Worldwide executions marked a dramatic 54 per cent rise in 2015, with Pakistan figuring among the top three countries which together carried out 90 per cent of the capital punishment, a rights body said today.
Most of the executions in 2015 took place in China, Iran, Pakistan, Saudi Arabia and the US – in that order, according to Amnesty International.
The trend of executions represents over 50 per cent increase in the number recorded in 2014, when 1,061 executions were carried out in 22 countries, it said.
China remained the world’s top executioner but the true extent of the use of the death penalty in the country is unknown as this data is considered a state secret, the London- based body said.
Pakistan – which lifted a ban on execution after Peshawar school terror attack of December 16, 2014 – hanged 326 people out of at least 1,634 executed in 25 countries in 2015.
The total number of executions last year is the highest worldwide since 1989, Amnesty noted.
It said that excluding China, almost 90 per cent of all executions took place in just three countries including Iran, Pakistan and Saudi Arabia.
India, with one execution in 2015, is also included in the list of 25 countries.
So far, 140 countries worldwide, more than two-thirds, are abolitionist in law or practice.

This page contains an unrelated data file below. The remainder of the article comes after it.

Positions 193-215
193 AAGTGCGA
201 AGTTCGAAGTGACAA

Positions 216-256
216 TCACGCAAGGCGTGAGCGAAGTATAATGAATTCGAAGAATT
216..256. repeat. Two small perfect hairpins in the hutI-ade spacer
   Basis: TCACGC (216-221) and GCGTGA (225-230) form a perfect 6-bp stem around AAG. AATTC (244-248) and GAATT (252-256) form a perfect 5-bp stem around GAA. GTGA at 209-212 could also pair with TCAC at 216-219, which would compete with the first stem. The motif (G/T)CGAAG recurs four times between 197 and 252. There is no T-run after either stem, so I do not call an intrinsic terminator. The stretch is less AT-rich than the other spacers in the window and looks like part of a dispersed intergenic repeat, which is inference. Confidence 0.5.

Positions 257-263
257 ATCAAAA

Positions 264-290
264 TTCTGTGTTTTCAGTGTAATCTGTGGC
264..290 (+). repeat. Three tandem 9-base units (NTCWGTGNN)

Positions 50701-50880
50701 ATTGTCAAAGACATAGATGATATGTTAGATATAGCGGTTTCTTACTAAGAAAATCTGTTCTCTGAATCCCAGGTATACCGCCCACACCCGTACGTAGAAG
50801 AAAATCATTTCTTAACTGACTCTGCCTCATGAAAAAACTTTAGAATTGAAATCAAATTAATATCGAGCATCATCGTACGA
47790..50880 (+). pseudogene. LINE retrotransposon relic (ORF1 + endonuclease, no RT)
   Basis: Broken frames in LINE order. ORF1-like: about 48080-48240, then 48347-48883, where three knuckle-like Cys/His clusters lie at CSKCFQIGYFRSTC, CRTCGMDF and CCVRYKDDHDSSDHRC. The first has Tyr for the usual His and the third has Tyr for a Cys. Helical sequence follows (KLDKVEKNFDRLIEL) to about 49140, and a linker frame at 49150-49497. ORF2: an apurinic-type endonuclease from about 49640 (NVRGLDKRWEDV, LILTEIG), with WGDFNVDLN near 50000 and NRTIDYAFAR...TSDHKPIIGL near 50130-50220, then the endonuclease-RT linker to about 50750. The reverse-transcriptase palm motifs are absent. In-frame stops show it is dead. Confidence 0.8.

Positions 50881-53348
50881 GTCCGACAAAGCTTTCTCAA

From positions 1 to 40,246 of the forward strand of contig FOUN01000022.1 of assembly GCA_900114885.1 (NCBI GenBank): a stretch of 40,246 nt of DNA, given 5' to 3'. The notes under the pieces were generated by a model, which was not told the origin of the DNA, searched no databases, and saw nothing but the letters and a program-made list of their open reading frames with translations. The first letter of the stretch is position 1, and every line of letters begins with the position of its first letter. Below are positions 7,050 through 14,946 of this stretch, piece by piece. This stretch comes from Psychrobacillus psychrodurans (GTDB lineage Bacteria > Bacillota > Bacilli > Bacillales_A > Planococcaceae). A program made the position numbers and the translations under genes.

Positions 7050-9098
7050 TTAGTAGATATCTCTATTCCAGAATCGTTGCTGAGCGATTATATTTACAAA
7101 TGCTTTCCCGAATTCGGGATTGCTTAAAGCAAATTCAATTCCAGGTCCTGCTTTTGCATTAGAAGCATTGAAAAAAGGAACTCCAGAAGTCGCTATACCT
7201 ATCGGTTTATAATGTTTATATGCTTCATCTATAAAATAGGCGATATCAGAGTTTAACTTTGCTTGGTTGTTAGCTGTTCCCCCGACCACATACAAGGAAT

It said that at least 1,998 death sentences were recorded in 61 countries in 2015. There were at least 20,292 people on death row at the end of 2015.
(Reopens FES 90)
In reference to India, Amnesty said: “India carried out one execution, on 30 July, when Yakub Abdul Razak Memon was hanged at the Nagpur Central jail. He had been convicted under the Terrorist and Disruptive Activities Act 1987, a law that contains provisions incompatible with international fair trial standards, for his involvement in a series of bomb blasts in Mumbai in March 1993 which killed 257 people.
“At least 75 new death sentences were imposed during the year, almost all for murder. At least four people were sentenced to death for aggravated circumstances of rape following amendments to the Criminal Code in 2013. At least 320 people remained under sentence of death at the end of 2015.”
The Amnesty analysis also highlights the Law Commission of India’s report on the death penalty published last August as a means to “contribute to a debate on the prompt abolition of the death penalty” but says it “fell short of recommending that the death penalty be abolished for all crimes and instead suggested that this punishment be retained for terrorism-related offences and waging war.